TRAI seeks to favor Telecom companies at the consumer’s expense by this proposal to alter the core architecture of the Internet, and the core values that make the Internet a free, open and universally accessible eco-system. Internet has transformed the way we do business, the way we all communicate and relate to each other – within and beyond borders. Internet has brought the world together by its end-to-end architecture without a centralized form of control. As an eco-system, it is far more advanced than Telegraphs and Telephones, mostly runs on a business model that is benevolent to all, treats all traffic from every person or organization, big or small, irrespective of nationality or ideology equally. With its architecture and its core values, Internet offers the common man’s greatest hope for freedom of expression and civil liberties and offers the greatest hope for participation in Democracy in its fullest form, minimize conflicts, bridge technological gaps as also bring in a certain degree of equity in the World economy. What TRAI proposes to do is to destroy the very foundations on which the Internet eco-system is built.
The Telecom Authority wishes to bring the Internet as part of the Telecom Regulation. This would gradually bring in Telecom-like commercial model to the Internet for the benefit of the Telecom companies which would make the Internet very similar to the Cable TV in terms of the high price the consumer pays for access.
These harmful commercial models would cause net neutrality to erode. Telecom companies would become gatekeepers of Internet Traffic, interfere in Network Traffic which has so far been free of centralized forms of control. Telecom companies would introduce fast-laning for paid traffic which would invariably lead to “throttling” of free traffic, and would lead to situations of extortionist pricing by Telecom companies. Internet would become far more expensive for the common man.
This would invariably lead to an Internet of walled gardens wherein large Internet companies would contain their users within their sphere of services, making it difficult for users to access the major part of the Internet not offered as part of the services they are subscribed to.
There are some security concerns about the way the Internet is abused by a certain section of users. Some of the security threats are real, but politicized by Governments to bring in an excessive framework of surveillance both for legitimate and excessively political reasons. The TRAI proposal would enhance the surveillance capabilities of Telecom Companies in the process of enabling Telecom companies to inspect Internet traffic in packets (Deep Packet Inspection) for commercial reasons. DPI could be the ulterior motive for Governments to favor telecom companies. TRAI’s proposal not only favors the Telecom companies, but unseen, makes it easy for the Law and Order Agencies to legally or otherwise monitor on the common man’s Internet usage.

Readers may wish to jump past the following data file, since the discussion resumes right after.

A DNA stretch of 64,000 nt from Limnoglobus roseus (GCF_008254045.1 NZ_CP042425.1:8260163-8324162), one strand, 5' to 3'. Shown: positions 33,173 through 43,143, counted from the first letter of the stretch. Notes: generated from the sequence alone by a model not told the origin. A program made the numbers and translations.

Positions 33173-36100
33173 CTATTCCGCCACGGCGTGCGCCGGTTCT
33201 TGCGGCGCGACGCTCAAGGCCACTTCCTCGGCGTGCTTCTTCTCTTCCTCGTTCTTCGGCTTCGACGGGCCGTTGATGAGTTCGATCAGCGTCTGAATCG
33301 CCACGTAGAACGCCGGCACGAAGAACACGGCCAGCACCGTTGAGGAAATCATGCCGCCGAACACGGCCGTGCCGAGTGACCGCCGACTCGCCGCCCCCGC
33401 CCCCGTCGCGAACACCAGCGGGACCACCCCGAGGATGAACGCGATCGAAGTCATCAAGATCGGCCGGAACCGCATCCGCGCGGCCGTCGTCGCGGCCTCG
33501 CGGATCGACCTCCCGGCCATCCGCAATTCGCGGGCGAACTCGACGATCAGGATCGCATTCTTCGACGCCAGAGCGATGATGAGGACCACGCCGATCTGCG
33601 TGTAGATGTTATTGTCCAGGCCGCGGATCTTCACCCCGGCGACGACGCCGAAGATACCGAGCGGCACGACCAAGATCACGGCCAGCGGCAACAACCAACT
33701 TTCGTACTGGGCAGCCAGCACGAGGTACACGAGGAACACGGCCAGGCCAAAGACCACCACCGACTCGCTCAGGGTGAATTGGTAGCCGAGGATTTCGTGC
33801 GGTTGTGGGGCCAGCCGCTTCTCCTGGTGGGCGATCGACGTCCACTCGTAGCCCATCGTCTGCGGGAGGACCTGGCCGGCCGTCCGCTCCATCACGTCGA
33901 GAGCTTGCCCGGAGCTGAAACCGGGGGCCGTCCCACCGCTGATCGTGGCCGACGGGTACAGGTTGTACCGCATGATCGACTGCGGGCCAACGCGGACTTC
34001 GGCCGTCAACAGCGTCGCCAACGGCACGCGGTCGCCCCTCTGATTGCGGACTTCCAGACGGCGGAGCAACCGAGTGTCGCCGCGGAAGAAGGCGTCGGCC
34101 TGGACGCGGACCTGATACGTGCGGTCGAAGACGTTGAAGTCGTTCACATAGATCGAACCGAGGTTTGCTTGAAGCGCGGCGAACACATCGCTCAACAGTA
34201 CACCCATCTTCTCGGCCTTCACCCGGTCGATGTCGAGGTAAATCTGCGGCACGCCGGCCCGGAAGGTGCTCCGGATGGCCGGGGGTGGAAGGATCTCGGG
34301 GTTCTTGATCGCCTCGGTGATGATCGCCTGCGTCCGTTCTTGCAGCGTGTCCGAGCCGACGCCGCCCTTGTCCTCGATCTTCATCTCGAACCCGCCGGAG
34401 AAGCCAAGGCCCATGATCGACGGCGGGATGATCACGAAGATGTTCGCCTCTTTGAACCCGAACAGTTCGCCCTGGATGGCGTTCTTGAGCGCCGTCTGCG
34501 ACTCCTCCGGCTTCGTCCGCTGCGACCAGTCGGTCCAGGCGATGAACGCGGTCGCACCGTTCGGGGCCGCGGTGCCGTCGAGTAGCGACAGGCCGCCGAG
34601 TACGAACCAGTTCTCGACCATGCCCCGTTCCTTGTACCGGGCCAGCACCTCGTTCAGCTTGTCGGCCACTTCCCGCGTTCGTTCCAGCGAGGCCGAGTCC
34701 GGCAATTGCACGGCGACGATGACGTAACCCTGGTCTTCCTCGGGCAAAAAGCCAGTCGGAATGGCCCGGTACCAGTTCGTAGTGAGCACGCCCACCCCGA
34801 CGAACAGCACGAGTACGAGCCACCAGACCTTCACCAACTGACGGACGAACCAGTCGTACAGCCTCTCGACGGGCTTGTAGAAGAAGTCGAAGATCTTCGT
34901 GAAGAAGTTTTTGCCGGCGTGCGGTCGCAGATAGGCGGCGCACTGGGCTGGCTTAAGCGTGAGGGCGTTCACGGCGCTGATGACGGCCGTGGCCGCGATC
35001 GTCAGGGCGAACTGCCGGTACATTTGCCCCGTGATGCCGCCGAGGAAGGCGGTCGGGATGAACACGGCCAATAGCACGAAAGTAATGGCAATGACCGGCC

Regulators dislike the end to end architecture of the Internet with no centralized form of control and wish to alter the architecture in the guise of making the Internet more secure. There have been similar harmful proposals to regulate the Internet in various countries, voted out by public opposition, but these very proposals come back around sometime later by a different name in a different place. The TRAI proposal wraps up elements of such regulatory moves already voted out in other countries. Moreover, in India, Airtel proposed to charge differential rates for different types of traffic, which were withdrawn by overwhelming public opposition. This was a move by a Telecom company that merited TRAI to intervene against the proposal, but it wasn’t TRAI that stopped it. Instead, TRAI brings it back, this time seeking to enable this by Government directive. TRAI’s consultation paper reads like a business case for the Telecom companies printed on Government paper. Rather than look into the regulatory issues concerning how Telcom companies operate, the Regulatory Authority pleads their business case with total disregard to the fact that the Internet has actually brought in newer opportunities for the Telecom companies to enhance their revenues, and these companies are already profitable on the existing Data pricing models. TRAI’s paper misleads the policy makers and common man with the spurious argument that extortive pricing models are necessary to keep telecommunications companies in business. “The worst thing policy makers could do to the Internet would be to allow telecom companies to mess with the Internet.” TRAI appears to argue that the Telecom companies have a right to impose a fanciful pricing model. The paper is partial on Internet companies and misguides the reader with the notion that large Internet companies such as Google and Facebook are profitable at the expense of the cable and phone companies. The Telecom companies do not incur loss on account of OTT traffic, the truth is that the OTT services have opened up the opportunity for Telecom Companies to sell Data plans that have enhanced their revenues. As Deepak Shenoy argues “Data is in fact driving their revenues up, far more than anything else” http://capitalmind.in/2015/04/telecom-companies-are-not-losing-money-to-data-services-the-net-neutrality-debate/ )